By Stephen Efoe, Monday, Sept. 11, 2017
Cameroon Journal, London – An insider with the Southern Cameroons diplomacy team to London has revealed to The Cameroon Journal that the next step which is getting the case heard by a full assembly of the British House of Commons may just be only months away. Though no date has been reached yet, every condition appears to have been met. The only thing left to do is have the MP who is leading the charge in the House to liaise with the House leadership and have the case scheduled for a full House hearing. Our source said.
Presenting a synopsis of the Southern Cameroon’s team to London, our source who accompanied the delegation to all meetings said; “A two-pronged approach was adopted: seek audience with Her Majesty the Queen who is the Head of State, and seek to brief and update the House of Commons on the situation in the Southern Cameroons and the question of its independence.”
“Regarding audience with the Queen, I am sure you have seen the reply from her office. The Queen referred the
Southern Cameroons matter to the Foreign and Commonwealth Office. It will in turn brief the Queen with detailed information. They have all the necessary documentation we supplied them.”
Regarding the House of Commons, he disclosed that “we had to work through an MP. One does not write to the House seeking audience with it or request to be heard.” In Great Britain, the parliamentary convention is that MPs are better placed to raise issues, including an issue like the Southern Cameroons’. “That is why throughout the 1960s it was an MP, Lord Thompson, as he later became, who persistently raised the Southern Cameroons issue in the House of Commons, telling the House that the UK still has at least a moral responsibility towards the Southern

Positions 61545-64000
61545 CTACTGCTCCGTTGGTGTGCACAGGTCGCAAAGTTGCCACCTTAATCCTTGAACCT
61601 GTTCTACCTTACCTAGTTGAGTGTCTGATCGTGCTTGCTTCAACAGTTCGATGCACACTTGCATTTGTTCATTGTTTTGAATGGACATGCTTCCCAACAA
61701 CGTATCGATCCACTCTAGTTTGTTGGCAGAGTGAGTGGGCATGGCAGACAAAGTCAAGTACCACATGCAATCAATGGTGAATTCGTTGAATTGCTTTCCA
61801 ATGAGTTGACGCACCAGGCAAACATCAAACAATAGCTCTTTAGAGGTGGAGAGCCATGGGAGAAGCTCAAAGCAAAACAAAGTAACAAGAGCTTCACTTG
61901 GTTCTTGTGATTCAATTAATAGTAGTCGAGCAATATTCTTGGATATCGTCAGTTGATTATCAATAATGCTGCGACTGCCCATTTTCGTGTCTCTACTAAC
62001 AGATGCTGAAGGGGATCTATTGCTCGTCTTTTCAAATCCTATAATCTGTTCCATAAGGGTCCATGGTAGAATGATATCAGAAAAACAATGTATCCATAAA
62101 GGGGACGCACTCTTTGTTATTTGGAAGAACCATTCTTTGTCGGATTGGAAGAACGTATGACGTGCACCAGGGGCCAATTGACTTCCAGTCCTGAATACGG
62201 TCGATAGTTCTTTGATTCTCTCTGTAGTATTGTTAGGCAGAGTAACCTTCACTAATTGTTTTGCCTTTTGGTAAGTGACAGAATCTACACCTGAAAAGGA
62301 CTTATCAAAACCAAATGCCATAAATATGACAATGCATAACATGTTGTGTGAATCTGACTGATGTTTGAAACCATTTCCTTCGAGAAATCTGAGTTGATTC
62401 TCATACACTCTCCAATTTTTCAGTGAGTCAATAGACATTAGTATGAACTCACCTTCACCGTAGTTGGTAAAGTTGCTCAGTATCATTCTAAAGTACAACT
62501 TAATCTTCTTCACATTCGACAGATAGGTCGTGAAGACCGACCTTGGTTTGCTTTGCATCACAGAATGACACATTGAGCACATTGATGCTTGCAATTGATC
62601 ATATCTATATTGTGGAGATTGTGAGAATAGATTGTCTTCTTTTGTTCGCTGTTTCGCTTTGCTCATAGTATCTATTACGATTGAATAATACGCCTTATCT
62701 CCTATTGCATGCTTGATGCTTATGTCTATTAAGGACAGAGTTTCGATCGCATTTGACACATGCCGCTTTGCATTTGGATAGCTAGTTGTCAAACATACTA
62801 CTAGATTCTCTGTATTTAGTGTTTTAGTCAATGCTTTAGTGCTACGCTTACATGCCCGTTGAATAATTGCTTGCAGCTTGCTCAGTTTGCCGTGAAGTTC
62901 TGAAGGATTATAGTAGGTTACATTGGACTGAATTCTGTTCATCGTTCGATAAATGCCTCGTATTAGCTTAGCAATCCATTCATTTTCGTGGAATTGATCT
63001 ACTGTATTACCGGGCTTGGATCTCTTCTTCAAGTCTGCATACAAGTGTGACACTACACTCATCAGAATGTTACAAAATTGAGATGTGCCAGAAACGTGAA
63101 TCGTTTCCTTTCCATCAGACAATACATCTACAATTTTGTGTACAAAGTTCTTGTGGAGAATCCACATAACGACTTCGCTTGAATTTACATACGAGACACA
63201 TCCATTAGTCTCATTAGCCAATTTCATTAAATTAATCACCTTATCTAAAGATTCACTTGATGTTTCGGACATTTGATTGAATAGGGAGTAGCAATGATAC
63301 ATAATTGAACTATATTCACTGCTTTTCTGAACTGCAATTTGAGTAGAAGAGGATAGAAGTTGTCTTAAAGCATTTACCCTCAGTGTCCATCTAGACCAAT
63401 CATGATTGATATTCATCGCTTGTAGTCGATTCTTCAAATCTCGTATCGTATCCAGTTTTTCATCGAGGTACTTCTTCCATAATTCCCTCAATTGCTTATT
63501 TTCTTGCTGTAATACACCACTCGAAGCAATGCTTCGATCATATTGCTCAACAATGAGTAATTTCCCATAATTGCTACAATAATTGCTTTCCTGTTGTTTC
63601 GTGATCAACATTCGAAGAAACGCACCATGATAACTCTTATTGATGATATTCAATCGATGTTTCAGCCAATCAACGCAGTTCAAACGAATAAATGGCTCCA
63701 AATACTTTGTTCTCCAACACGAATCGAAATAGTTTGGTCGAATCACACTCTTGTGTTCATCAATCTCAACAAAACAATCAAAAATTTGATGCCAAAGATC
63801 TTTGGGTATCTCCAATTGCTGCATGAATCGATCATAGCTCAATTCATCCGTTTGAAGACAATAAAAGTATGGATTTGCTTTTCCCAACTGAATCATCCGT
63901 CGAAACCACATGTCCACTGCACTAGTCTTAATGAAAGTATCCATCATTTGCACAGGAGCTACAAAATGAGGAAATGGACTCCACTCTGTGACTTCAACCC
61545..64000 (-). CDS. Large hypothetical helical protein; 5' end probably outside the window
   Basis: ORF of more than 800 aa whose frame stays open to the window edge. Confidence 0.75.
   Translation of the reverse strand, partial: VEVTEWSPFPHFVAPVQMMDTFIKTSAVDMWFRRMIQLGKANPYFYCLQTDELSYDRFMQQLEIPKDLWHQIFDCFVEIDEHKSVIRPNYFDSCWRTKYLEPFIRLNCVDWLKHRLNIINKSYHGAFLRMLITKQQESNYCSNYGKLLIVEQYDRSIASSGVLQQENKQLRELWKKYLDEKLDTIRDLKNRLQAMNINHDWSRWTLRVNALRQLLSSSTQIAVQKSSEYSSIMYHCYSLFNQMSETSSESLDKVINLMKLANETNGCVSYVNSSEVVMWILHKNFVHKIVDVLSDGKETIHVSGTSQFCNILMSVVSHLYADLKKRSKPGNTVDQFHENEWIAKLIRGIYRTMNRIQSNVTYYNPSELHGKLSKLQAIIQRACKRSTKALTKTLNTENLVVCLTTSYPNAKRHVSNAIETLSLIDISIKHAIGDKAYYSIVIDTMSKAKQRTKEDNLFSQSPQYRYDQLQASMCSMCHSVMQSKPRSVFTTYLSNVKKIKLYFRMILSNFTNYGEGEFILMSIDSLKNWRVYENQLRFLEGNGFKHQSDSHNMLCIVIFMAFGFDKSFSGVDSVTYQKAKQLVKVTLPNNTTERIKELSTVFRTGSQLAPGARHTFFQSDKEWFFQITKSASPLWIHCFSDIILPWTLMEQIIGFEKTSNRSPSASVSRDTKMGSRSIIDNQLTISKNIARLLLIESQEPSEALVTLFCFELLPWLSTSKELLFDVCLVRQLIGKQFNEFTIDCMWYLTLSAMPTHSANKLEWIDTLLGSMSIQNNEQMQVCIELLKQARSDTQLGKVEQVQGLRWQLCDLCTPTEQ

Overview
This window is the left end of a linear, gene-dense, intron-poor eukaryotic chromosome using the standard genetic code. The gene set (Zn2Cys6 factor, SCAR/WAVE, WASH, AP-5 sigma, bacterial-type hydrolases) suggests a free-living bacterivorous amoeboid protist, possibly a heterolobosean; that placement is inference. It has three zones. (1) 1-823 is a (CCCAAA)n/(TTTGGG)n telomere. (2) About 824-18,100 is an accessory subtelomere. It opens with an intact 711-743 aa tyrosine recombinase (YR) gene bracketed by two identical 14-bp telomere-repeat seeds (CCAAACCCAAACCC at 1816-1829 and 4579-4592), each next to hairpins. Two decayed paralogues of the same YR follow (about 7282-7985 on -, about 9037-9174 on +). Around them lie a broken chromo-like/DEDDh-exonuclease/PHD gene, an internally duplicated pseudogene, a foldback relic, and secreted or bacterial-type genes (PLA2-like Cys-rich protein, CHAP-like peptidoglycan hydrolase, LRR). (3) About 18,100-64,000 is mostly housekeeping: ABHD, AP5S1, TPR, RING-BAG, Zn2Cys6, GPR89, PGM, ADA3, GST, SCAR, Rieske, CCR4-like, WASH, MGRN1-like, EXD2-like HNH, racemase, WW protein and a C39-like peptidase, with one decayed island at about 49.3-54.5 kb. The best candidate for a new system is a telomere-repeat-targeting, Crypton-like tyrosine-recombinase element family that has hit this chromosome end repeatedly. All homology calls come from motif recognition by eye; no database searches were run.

Cameroons, the source said.
“So we had to contact an MP who was sympathetic to our cause. But for her to raise the matter she needed to be fully briefed and provided with all the necessary historical information and especially the massive and widespread gross and reliably attested human rights violations perpetrated in the Southern Cameroons by la Republique du Cameroun since October 2016.
The lady MP alerted the House of Commons. A meeting was then scheduled in the House of Commons, Committee Room 5 where there would be an audio and video recording of what we had to say. This would then subsequently be presented to the House together with other materials already presented to the MP. Indeed we had that meeting in Committee Room 5
of the House of Commons on the scheduled date and time. We discovered that ours was not the only case being processed to eventually reach the floor of the House. For example, the Tamils of Sri Lanka, the representatives of Kashmir, an NGO representing disappeared people in Latin America, etc. were also there. So time was allotted. We presented our case as concisely but also as fully as possible within the allotted time.
The MP will put together all the material and then at some date raise the matter on the floor of the House. As you can see it is a long and slow process.
But that is how democracy works. We do not expect a quick fix. The important thing right now is to conscientise relevant potential actors. We will follow up even after Proclamation of Restoration of Independence on 1 October 2017 because we do not see the colonial oppressor leaving our territory yet. That might take some months. So we will keep pushing from all angles. In fact, we believe the Struggle will be taken to another and intense level after 1 October.”